Scott Watson reviews Agents of Mayhem…
Here’s a question for you lot out there: What happens when you take a heady dose of classic 80’s cartoon action, the foul mouthed humour of Saints Row, and the open world superhero antics of Crackdown? Volition and Deep Silver look to have ticked all those boxes with Agents of Mayhem.
To set the scene, the world has fallen under the rule of LEGION, the League of Evil Gentleman Intent On Obliterating nations, after events at the end of Saints Row IV. Following their global attack, Persephone Brimstone (a former lieutenant of LEGION) founds MAYHEM, the Multinational AgencY Hunting Evil Masterminds, to take them on and stop the nefarious plans of Doctor Babylon. Bringing together a set of uniquely skilled Agents from all over the world, MAYHEM are the only ones capable of stopping LEGION in their tracks.
See, that’s your Saturday mornings watching the likes of MASK, G.I. Joe, Centurions et al. Hell, you can even go further back to Gerry Anderson’s classic supermarionation days of Thunderbirds, Stingray… anyway, you get the picture. The story is pure unadulterated cartoon joy, and is told in the exact same manner, with beautiful animated cut scenes that hearken back to those cartoon classics of old and drive the story along. It’s pure hokum, but entertaining to watch and to play!
Leaving said story aside, the game in a nutshell is an open world, team based third-person shooter with some light resource gathering and skill tree building. The opening mission introduces us to three of a titular twelve potential agents you can choose to team up over the course of the game; the all-rounder in the shape of Hollywood, who’s as quick with the quips as he is with his weapons, the heavy and wonderfully named Ishmael “Hardtack” Funderburke who has quite the walloping shotgun and a teleporting harpoon special to boot, and finally the speedy scout, Fortune, who has the ability to deploy a drone capable of stunning enemies around her. They’re class archetypes, familiar tropes, you may even say racially stereotypical in some instances, but I think Agents of Mayhem plays on this purposefully and playfully too with these caricatures.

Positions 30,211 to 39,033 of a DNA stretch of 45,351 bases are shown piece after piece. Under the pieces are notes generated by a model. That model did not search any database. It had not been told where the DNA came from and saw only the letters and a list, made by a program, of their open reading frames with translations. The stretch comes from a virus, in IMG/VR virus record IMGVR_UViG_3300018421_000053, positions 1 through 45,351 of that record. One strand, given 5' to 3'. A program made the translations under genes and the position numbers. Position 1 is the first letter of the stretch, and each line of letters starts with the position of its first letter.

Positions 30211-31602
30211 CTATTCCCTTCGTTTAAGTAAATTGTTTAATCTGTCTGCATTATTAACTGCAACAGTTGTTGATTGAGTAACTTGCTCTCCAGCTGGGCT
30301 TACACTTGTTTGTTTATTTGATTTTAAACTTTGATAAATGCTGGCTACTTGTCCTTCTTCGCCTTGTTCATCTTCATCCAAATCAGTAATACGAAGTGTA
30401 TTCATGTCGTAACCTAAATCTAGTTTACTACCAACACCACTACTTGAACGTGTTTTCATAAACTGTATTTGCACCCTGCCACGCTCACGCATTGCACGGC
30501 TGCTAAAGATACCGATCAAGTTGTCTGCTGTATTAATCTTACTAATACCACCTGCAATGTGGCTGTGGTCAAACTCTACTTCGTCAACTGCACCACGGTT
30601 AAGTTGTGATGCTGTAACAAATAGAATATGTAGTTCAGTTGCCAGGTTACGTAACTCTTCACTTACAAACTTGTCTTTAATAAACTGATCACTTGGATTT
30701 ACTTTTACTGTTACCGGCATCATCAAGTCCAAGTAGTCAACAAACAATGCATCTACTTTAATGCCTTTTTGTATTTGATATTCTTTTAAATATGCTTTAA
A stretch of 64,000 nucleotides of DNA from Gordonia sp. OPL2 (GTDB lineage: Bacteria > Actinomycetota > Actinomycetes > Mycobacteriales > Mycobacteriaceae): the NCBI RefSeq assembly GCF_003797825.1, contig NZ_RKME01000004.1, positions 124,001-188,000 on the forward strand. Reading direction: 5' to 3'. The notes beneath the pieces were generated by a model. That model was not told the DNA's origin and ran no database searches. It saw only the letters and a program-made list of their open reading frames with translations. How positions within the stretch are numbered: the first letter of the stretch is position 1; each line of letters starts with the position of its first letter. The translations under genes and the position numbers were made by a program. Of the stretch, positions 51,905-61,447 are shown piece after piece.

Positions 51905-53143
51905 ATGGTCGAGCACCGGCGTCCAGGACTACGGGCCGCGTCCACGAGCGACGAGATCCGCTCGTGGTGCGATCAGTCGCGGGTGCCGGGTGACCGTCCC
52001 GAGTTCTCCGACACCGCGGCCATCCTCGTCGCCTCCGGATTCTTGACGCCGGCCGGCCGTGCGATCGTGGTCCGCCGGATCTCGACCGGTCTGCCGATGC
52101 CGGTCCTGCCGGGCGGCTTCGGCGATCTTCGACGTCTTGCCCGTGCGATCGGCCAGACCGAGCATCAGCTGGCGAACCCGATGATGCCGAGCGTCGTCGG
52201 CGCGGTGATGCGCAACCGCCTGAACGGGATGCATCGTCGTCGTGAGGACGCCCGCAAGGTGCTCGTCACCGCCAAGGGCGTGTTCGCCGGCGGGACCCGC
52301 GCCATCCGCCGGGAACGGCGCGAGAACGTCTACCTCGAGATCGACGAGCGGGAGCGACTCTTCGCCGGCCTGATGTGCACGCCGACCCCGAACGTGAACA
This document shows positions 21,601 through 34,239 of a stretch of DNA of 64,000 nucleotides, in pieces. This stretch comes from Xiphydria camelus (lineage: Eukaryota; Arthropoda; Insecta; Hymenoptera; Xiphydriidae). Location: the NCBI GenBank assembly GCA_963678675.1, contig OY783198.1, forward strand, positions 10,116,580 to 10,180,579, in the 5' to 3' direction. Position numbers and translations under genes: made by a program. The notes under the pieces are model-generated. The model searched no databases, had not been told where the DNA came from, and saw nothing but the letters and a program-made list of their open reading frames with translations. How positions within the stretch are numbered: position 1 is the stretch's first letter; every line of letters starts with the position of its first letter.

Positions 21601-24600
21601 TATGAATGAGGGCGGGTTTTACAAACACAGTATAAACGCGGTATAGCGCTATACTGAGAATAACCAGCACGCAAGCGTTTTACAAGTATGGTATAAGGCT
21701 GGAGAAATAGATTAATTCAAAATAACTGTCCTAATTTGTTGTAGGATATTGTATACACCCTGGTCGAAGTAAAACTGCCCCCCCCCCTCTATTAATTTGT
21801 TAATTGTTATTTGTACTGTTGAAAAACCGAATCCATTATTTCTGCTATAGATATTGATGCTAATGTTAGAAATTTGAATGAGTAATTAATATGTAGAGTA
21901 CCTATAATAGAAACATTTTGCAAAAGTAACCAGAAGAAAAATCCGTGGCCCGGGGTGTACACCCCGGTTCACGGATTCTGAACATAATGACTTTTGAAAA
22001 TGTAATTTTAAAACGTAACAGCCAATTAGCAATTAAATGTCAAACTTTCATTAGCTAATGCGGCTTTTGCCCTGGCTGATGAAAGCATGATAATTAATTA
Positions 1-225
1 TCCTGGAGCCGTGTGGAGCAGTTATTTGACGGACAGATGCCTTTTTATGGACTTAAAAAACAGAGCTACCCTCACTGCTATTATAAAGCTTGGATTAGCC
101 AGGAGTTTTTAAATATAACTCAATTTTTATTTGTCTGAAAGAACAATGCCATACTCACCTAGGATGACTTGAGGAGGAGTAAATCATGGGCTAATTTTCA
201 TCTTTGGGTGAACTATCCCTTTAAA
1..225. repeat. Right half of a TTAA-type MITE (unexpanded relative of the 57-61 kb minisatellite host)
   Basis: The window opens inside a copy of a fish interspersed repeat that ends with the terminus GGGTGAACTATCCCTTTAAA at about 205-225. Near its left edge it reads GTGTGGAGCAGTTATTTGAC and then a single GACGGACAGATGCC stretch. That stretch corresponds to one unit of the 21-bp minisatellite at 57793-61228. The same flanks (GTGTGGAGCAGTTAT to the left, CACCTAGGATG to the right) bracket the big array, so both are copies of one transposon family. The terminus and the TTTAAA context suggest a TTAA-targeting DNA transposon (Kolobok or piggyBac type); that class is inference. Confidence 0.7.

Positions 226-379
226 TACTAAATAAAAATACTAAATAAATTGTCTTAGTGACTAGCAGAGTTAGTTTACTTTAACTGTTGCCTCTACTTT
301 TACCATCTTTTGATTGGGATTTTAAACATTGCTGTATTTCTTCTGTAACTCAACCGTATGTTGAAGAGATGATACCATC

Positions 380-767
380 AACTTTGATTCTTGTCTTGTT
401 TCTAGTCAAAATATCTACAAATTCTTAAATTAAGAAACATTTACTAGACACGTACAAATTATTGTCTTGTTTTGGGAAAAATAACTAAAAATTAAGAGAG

The opening gives us a good opportunity to play with some of the tool set the agents have to work with too. Each comes with a primary fire, a higher powered special that’s cooldown based and a Mayhem move that’s essentially a super move capable of causing much damage. It’s here that we start to see some of the playful creativity that Volition have employed for each character. You can see there’s been a bit of thought in matching each weapon, special or super to each of them, especially once you’re out into the open play area of Seoul.
Before that though, our initial three agents’ (that Hollywood coins “Franchise Force”) introduction has them working their way through a LEGION base to find and take out big bad, Doctor Babylon, only for it all to go a bit wrong. It allows us to get a feel for the key team aspect of the game too when you face Babylon at the end of it. With teleportation being used as the macguffin, you can easily switch team members mid-fight or at any time when roaming through the streets of Seoul. It also allows for some wonderful combo stacking when you settle on a set of agents that play to your particular strengths when their specials and supers come to the fore.
Once the initial mission is complete, we’re introduced to our base of operations; The Ark. The main hub of the game, where not only can you select your missions, but also craft items, upgrade your agents, change loadouts, train, etc… it’s gaming base of operations 101 and filled with some colorful characters including MAYHEM boss, Persephone. Just have a wander around and listen to some of the conversations and announcements while you’re there. It’s sure to raise a smile!
When you finally get a chance to explore Seoul beyond the mission structure you’ll find a beautifully realised, incredibly bright, stylised and clean open world filled with plenty of points of interest, sub-missions and collect-a-thons a plenty that tend to require the need to kill x number of enemy waves or defend a particular spot or reach a particular part of the city while hitting various checkpoints. It’s here the game starts to lose a little bit of its shine as not only does the city feel a bit devoid of life but these missions also tend to get a little bit repetitive the further the game goes on.
Thankfully the same can’t be said for the main storyline or secondary missions used to unlock all the agents at your disposal. Volition’s writing and characters here shine through with some great pop culture references spread throughout the dialogue and beyond alongside plenty of innuendo. Agent Braddock’s introduction in particular is a personal favourite of mine (as a lover of the action films of the 80s), while Kingpin’s super move that sees him drop an old school ghetto-blaster and “stun” enemies around him into busting moves, always makes me smile.
This contrast between the well delivered core of the game and the by-the-numbers filler missions drives me mad. Is Agents of Mayhem great? Yes, it is, in places. It can be a mix of everything that was great about Crackdown and Saints Row, brought together with a cool team dynamic. It can go straight from insane, over-the-top, bombastic fun to mundane kill ’em all cannon fodder in the blink of an eye. It can and will delight, excite and please, as long as you see past its slightly rough edges.
+ Entertainingly diverse range of agents
+ Bombastic weapons and specials
+ Large open world city to explore
– Lacking in polish and a bit rough around the edges
– Secondary missions can get boring very quickly
Platform review on Playstation 4